There is a large box with a lid just forward of the left fender that I just could not leave empty and closed, so I left the lid attached to the side, and filled the box with a rag and a control box I pulled from my spares.
Vargas thoughtfully designed the wheel attachment points with deep shafts and receiving holes to ensure that the wheels, once attached, would remain robust when handling – thank you! I cannot tell you how many times I have snapped a resin wheel off during finishing and had to nurse everything along from that point forward.
And that was that – assembly complete, with the major parts still separated for painting (chassis, wheels, ammunition, and firing cage). Vargas models are perfect for modelers like me, who enjoy the ‘finishing’ steps to those involving assembly!
Painting and Finish
There are not many pictures of the box-version of the Nebelwerfer 41 online; most are grainy black and white images, or simply images of the trailer being pulled behind a prime mover. While it might have been more accurate to choose an overall dark German-grey scheme for my build, I wanted to highlight the incredible detail found in the Vargas kit, so I chose a ‘summer Kursk’ scheme of dark green mottling over light German yellow, with some minor weathering to match whatever prime mover I will set it up with in the future.
Here is a breakdown of the colors and materials I used to finish the build:
- Overall Primer
- Mr. Hobby Mr. Finishing Surfacer Black 1500
- Chassis and Wheels
- Base Coat – 80/20 mix of Tamiya XF-60 Dark Yellow and XF-1 Flat White
- Post Shade Mottling – Tamiya XF-61 Dark Green
- Ammunition Rounds and Wooden Containers
- AKI Real Colors RC232 Pale Green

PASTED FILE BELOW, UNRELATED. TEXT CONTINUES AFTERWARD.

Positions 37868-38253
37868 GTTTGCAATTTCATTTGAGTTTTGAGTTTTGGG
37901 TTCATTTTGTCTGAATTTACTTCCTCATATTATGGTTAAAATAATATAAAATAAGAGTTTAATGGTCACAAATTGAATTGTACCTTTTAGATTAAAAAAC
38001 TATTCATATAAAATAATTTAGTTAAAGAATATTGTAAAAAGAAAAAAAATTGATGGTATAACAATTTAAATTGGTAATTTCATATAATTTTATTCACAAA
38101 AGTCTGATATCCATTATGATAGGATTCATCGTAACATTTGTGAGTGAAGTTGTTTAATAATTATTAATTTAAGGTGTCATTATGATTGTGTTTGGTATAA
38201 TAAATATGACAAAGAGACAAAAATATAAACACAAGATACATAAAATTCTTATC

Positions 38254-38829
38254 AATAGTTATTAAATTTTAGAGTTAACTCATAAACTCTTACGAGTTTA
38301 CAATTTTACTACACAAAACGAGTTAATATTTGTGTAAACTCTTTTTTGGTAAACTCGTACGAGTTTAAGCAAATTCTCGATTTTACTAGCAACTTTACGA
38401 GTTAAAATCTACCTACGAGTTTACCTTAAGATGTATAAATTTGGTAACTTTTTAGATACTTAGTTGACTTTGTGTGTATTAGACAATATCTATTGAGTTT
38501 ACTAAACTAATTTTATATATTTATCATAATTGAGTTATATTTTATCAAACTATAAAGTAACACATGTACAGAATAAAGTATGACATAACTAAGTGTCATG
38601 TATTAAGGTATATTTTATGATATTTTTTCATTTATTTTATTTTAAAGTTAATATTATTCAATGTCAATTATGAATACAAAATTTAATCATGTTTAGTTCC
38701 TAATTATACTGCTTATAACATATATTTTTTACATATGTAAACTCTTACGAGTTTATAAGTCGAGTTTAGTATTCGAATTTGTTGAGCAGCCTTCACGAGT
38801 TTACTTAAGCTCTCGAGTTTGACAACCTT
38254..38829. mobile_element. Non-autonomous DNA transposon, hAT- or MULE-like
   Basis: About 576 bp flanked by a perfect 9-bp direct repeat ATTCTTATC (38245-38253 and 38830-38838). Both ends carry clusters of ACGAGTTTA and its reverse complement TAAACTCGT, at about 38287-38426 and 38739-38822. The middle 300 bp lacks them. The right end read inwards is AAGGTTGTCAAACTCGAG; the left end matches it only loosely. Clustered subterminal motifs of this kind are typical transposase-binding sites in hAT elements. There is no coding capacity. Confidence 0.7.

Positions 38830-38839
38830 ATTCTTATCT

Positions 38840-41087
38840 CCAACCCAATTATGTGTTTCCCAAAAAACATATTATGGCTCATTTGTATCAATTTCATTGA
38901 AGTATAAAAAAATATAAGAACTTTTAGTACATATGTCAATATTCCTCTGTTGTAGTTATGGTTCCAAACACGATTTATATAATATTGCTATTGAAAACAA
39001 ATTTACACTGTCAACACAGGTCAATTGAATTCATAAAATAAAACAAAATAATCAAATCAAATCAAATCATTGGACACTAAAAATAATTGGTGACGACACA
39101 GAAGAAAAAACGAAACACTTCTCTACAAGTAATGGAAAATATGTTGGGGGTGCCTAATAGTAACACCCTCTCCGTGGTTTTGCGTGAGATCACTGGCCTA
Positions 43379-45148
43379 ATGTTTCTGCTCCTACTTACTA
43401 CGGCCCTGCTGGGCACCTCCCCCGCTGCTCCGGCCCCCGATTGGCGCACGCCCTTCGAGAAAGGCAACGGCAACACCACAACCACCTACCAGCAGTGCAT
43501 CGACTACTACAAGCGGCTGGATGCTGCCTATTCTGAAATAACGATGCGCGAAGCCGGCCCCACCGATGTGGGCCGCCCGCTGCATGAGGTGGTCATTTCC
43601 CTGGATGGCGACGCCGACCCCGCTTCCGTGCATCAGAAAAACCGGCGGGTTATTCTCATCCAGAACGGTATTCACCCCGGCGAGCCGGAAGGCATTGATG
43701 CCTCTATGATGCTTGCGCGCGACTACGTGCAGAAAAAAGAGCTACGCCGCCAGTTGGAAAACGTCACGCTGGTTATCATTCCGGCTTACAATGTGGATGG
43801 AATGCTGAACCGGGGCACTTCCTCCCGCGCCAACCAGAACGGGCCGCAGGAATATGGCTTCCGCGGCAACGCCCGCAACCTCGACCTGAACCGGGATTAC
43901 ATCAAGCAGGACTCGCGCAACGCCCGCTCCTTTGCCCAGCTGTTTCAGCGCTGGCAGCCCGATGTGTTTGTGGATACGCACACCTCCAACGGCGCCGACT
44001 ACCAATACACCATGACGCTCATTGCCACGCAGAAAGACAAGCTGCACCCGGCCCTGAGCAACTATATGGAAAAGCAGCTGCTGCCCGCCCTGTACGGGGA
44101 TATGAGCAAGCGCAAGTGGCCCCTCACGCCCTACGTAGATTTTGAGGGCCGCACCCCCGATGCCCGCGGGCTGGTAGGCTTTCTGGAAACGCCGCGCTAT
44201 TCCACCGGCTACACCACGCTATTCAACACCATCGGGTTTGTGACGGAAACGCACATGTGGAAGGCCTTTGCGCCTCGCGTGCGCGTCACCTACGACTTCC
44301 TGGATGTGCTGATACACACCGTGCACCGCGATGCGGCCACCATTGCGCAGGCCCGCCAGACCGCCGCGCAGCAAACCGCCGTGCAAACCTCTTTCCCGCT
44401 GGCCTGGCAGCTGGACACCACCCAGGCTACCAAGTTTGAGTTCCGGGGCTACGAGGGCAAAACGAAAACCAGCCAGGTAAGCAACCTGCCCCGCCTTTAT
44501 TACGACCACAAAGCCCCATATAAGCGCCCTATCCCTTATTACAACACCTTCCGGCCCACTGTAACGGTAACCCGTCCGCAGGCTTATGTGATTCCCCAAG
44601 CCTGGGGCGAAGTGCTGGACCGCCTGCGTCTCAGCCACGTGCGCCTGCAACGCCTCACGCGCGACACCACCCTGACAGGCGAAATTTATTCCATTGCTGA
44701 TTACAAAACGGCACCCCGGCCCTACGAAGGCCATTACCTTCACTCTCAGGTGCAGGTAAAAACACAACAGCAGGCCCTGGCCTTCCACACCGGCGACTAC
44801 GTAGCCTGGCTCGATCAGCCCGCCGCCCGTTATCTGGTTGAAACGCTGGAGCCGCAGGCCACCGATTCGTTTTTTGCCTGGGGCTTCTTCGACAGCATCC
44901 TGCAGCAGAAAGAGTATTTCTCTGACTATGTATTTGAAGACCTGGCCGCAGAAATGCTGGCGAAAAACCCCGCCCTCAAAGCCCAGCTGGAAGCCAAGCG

- AKI Real Colors RC056 Dark Brown, dry brushed with Tamiya XF-57 Buff
- Rocket Cage and remaining detail
- AKI Real Colors RC256 Blue Grey cage
- Mission Models MMP040 Tire Black tires
- A.MIG Dark Wash pin wash overall
- A.MIG-1510 Tan for 3-Tone Camo Filter overall
- Vallejo 77.716 Semi-Matt Aluminum and Uschi Chrome pigment bling overall
The Vargas kit did not come with any markings so I added stenciling on the rounds and unit markings from my spares box, using images from the internet as a go-by.
This is my sixth 3-D printed model from Vargas and, as always, the build was a breeze. Luis Vargas does a solid job researching his subjects, and the design and engineering that went into his kits is readily apparent. As I said with the most recent (and every) Vargas project – each one makes me want to build another.
As with any all-resin project, this kit has its challenges, especially with separating the ‘real’ parts from the 3-D support structures. I managed to get everything the way it needed to be, however, without a single mishap. I think the build was straightforward enough, however, for any modeler to finish. Having a solid working knowledge of alternative adhesives (CA Glue, epoxy, and/or ‘fortified’ white glues) would certainly be a plus.
I would like to heartedly thank Luis Vargas at Vargas Scale Models for providing this kit for review, and to IPMS USA for giving me the opportunity to build it.